April 2019

From the archives: The standards we inherit (1968)

  • By Sir Maurice Mawby CBE, AusIMM President 1953-54 and 1968

This is an edited excerpt of a presidential address that was delivered at AusIMM’s 1968 Annual Meeting, held in the Public Lecture Theatre at the University of Melbourne

At last year’s annual meeting of the Institute, Sir George Fisher, as President, compared it somewhat nostalgically to a meeting of its kind in the 1920s when comment was expressed on the decline of Australian mining and on the lack of new mineral discoveries. 

I feel that tonight’s annual meeting is even more an occasion for nostalgia, for it represents the seventy-fifth anniversary of the founding of AusIMM. I hope that I may be allowed to retrace some of the circumstances of AusIMM’s origin and at the same time look at some of the broader happenings of those 75 years.

From this distance in time it is, of course, much easier to see things in perspective; one of the things that compels enormous admiration in looking back over the history of our Institute is to note the qualities of foresight and keen concern for professional standards which moved the pioneers in this Institute. They had no benefit of hindsight to aid them.

Just over 75 years ago, a small group of men met in Broken Hill to discuss the possibilities of forming an association of mining engineers. The moving spirit was Uriah Dudley, our first secretary, manager of the Umberumberka mine at Silverton. The first formal move to form an association of mining engineers came from the Amalgamated Mining Managers’ Association of Australasia. At the time, this association was a fairly new group, being five years old. It had been formed to try to raise the standard of management throughout the industry. Uriah Dudley and our first provisional president, John Howell, held their first talks in 1891 and further meetings at Broken Hill followed. The inaugural meeting, attended by 200 members, was held in Adelaide in April 1893.

Why then was AusIMM founded? Our original objects tell us a great deal. They were ‘to promote the arts and sciences connected with the economical production of the useful minerals and metals, and the welfare of those in these industries, by means of meetings for social intercourse, and the reading and discussion of professional papers, and to circulate by means of publications amongst its members and associates the information thus obtained.’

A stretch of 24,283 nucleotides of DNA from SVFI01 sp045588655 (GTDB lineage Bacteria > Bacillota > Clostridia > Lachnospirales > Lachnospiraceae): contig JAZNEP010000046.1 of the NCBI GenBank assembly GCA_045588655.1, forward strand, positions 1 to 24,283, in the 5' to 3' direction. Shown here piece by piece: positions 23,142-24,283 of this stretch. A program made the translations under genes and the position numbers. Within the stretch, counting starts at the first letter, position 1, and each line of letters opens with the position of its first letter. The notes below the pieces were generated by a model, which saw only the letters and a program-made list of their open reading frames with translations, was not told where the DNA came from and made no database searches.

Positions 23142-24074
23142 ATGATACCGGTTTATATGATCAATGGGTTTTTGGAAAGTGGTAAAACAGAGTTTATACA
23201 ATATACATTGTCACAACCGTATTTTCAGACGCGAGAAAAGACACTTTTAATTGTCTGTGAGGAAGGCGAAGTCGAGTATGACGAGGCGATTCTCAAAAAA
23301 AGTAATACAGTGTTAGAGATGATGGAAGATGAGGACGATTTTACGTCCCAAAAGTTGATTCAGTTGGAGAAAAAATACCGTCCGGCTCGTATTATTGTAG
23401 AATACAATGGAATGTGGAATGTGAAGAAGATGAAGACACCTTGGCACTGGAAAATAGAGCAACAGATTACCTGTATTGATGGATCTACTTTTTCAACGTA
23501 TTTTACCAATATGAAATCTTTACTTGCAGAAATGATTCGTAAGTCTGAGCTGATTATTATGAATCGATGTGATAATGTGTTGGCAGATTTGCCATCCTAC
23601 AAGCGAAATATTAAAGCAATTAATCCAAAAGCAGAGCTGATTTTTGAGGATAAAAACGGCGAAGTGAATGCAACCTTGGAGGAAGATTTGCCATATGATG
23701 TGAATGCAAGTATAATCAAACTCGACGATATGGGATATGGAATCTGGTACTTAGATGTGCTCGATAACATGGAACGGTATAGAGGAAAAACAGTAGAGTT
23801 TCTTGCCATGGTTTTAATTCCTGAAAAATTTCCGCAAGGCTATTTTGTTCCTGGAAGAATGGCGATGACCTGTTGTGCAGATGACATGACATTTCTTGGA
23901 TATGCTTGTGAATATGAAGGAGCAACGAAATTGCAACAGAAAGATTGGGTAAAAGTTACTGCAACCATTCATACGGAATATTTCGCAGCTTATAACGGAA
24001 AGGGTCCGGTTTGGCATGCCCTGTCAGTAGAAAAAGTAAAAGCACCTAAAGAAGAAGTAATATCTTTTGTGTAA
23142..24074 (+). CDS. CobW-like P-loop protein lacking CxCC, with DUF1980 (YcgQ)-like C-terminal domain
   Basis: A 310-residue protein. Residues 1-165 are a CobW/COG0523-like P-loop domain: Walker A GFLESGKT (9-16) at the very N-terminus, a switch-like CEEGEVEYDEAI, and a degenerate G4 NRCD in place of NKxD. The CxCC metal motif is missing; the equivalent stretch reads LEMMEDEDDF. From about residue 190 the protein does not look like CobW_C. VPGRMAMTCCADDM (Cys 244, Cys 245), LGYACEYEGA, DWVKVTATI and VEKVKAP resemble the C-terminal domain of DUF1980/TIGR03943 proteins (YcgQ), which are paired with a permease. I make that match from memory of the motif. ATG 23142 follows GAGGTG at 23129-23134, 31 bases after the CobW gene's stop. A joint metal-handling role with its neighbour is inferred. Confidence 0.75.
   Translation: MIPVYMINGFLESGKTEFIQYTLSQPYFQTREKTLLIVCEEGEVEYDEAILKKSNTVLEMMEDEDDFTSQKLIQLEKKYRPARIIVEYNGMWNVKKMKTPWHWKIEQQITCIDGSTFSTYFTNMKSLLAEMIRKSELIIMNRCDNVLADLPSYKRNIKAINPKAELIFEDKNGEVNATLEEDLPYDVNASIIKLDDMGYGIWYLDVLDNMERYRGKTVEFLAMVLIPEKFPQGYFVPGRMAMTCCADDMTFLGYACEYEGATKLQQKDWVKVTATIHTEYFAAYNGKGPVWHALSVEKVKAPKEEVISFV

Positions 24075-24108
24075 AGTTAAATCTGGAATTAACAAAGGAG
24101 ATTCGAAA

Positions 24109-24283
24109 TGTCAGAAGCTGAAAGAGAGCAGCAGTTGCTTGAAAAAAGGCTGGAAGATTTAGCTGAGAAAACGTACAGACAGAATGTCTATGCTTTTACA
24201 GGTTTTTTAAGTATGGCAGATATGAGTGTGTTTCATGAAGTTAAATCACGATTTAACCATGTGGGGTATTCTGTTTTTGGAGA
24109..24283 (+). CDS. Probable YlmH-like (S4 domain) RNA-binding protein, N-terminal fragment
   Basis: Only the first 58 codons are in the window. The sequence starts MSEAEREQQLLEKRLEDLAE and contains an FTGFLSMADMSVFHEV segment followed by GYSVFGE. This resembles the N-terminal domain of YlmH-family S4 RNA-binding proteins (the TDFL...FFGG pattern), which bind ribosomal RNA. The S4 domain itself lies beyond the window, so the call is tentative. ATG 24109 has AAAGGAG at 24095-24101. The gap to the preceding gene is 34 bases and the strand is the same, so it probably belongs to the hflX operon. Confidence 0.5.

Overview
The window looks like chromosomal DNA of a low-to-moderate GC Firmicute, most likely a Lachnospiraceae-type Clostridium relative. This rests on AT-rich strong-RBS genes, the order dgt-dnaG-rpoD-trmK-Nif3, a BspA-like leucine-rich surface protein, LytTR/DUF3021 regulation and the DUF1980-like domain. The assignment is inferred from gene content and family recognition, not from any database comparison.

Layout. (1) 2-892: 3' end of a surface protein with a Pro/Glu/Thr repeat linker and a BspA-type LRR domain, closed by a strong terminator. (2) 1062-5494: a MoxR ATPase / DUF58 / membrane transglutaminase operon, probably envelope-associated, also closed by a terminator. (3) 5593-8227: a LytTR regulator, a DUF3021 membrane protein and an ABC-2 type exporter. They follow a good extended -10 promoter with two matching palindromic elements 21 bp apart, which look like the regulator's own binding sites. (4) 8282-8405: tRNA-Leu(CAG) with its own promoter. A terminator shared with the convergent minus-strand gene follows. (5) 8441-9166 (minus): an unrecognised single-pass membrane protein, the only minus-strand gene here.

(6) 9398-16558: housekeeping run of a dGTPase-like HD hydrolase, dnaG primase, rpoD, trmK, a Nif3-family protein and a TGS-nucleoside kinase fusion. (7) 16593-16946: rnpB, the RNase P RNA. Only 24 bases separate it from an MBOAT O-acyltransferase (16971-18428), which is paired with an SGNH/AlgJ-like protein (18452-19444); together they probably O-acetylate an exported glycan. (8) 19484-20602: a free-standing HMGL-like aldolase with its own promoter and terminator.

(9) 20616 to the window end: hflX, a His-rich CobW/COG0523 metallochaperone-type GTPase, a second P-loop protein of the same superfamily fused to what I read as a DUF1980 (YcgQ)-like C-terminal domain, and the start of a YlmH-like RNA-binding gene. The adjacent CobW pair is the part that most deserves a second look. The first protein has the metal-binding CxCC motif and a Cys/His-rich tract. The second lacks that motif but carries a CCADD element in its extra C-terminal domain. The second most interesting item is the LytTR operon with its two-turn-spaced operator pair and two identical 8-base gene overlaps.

The most important aspect of these objects was the promotion of the arts and sciences of the mining industry.

Until the 1880s, the industry had been dominated by gold production. Bendigo, Ballarat, Castlemaine, Clunes, Palmer River, Gympie and many other familiar names were the main centres of mining activity. Apart from gold, there had been the copper mines of Kapunda, Burra and Moonta in South Australia, but these were overshadowed by gold.

Gold mining was a relatively simple operation in the 1850s, with the diggers working alluvial fields or mining in simple and not very deep shafts. With the introduction of deep-leads, some technical problems arose, but they were mainly engineering ones. The safety of the miner in getting down the shafts to the leads, the slowness and expense of tunnelling and the uncertainty of underground exploration dogged the industry for some years. The introduction of the safety cage, the diamond drill, the rock drill and dynamite between 1860 and 1880 lessened many of the mining problems even if many mining managers were reluctant to adopt the new techniques. After the first 30 to 40 years of gold mining, water was the main technological problem still unsolved. Water was a constant threat to the life of mines and miners, and even after the introduction of the steam engine and pumps, water still plagued operations in a large number of mines.

If the mine managers of the time were slow to adopt new mining techniques, they almost completely refused to introduce modern metallurgical practices. Victorian gold was usually free gold and simple to mill. A mill operator without any scientific knowledge could extract about 90 per cent of the gold using plant that remained unchanged in design for many decades. Gold which was free of pyrite and other minerals meant that a mine could be successful with a minimum of ore dressing technology.